So after you go through all of these steps, and pay for all of this money for various services, what’s the benefit? You completely own and control the work. All of the authentic reviews from the book will be yours and yours alone. If you build a substantial platform (and audience for your book and future books). (For more on platforms, check out my article on Publisher’s Weekly), you can actually expect to recoup your initial investment of $5,000 to $10,000 and begin making a profit- your own profits for you to keep- on your harrison 20th edition pdf . These days, traditional publishers won’t even look at authors who can’t prove that they can move 100,000 books.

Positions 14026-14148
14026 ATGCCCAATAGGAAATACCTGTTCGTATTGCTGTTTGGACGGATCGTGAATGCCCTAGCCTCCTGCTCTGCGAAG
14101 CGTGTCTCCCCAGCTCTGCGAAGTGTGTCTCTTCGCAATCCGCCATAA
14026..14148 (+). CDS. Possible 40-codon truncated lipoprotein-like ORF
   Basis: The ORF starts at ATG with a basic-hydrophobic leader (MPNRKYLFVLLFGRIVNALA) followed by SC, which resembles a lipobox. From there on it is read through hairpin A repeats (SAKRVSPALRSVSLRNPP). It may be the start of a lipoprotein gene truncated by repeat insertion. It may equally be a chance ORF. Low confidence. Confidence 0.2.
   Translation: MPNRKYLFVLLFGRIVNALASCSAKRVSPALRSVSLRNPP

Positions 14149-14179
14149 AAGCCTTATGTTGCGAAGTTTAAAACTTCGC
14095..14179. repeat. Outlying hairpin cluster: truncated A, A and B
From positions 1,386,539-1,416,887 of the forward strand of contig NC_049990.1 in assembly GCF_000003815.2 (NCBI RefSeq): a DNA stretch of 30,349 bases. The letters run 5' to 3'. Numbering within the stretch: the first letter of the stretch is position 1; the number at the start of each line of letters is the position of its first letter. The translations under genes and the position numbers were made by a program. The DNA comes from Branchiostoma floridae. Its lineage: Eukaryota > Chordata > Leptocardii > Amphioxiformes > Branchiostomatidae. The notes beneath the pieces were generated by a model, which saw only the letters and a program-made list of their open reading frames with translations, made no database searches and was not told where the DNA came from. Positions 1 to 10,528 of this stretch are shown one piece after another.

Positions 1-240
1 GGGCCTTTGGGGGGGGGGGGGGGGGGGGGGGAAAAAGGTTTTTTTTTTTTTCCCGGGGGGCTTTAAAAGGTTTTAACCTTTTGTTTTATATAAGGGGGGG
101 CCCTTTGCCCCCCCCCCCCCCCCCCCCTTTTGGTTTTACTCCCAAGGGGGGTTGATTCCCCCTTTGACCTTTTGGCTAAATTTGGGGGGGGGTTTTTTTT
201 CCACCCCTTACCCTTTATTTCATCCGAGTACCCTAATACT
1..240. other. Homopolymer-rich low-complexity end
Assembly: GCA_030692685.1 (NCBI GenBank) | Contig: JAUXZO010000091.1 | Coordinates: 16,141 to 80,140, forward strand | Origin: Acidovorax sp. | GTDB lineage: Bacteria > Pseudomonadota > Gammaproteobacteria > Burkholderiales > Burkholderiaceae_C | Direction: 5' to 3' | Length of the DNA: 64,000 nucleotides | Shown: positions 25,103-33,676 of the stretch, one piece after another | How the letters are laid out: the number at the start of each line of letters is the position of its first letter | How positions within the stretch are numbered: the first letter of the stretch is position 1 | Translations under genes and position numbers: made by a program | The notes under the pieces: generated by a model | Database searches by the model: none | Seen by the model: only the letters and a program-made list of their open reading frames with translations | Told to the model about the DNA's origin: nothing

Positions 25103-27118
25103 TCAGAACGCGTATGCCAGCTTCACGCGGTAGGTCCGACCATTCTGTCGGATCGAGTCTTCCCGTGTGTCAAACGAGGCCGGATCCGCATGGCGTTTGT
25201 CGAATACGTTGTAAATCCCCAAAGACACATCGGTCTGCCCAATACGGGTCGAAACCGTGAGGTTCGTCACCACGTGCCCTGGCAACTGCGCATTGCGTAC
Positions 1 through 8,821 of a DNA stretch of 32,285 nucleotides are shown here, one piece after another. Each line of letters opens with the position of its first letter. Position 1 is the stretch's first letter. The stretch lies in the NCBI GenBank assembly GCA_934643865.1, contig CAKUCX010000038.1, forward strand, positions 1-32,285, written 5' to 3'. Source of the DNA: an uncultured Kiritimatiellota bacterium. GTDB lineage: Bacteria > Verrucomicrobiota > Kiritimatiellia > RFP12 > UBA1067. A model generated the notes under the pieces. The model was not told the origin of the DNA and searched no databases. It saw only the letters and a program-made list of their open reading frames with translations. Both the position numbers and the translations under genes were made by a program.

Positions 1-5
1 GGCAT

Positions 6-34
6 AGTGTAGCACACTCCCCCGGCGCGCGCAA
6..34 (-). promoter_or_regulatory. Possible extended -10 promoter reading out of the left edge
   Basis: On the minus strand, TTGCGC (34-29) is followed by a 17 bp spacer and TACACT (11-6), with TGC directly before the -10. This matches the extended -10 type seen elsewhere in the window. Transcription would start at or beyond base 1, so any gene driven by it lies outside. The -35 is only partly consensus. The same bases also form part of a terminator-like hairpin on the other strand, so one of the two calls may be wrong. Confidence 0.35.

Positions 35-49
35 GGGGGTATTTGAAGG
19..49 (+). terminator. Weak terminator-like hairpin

Here’s my question: If you can move 100,000 books, why do you even need a traditional publisher? I guess for the wider distribution. I decided to go the self-publishing route, because I wondered if traditional publisher doesn’t invest much in marketing, and they want you to build your audience before they sign you – what are they doing exactly for you (the author) exactly? Yes, it’s true they do pay for many different aspects that go into creating a print book – editing, formatting, cover-design, etc. But is that worth all of the rights and control and profit that you, as the writer, give up to the traditional publisher? I don’t think so! It just didn’t make sense to me, to give up control of my book if my publisher would require me to invest so much of my own money into it anyway. I figure, just go all out and pay for all of it. History shows that self publishers who have done that, and have made it big on their own terms had the traditional publishers coming after them. At that point, they could negotiate on their own terms. When and if that happens, to you, as an author, you must be very careful. Always remember traditional publishers want to get as much work out of you and money from your book, while paying you the smallest percentage of profits that they possibly can.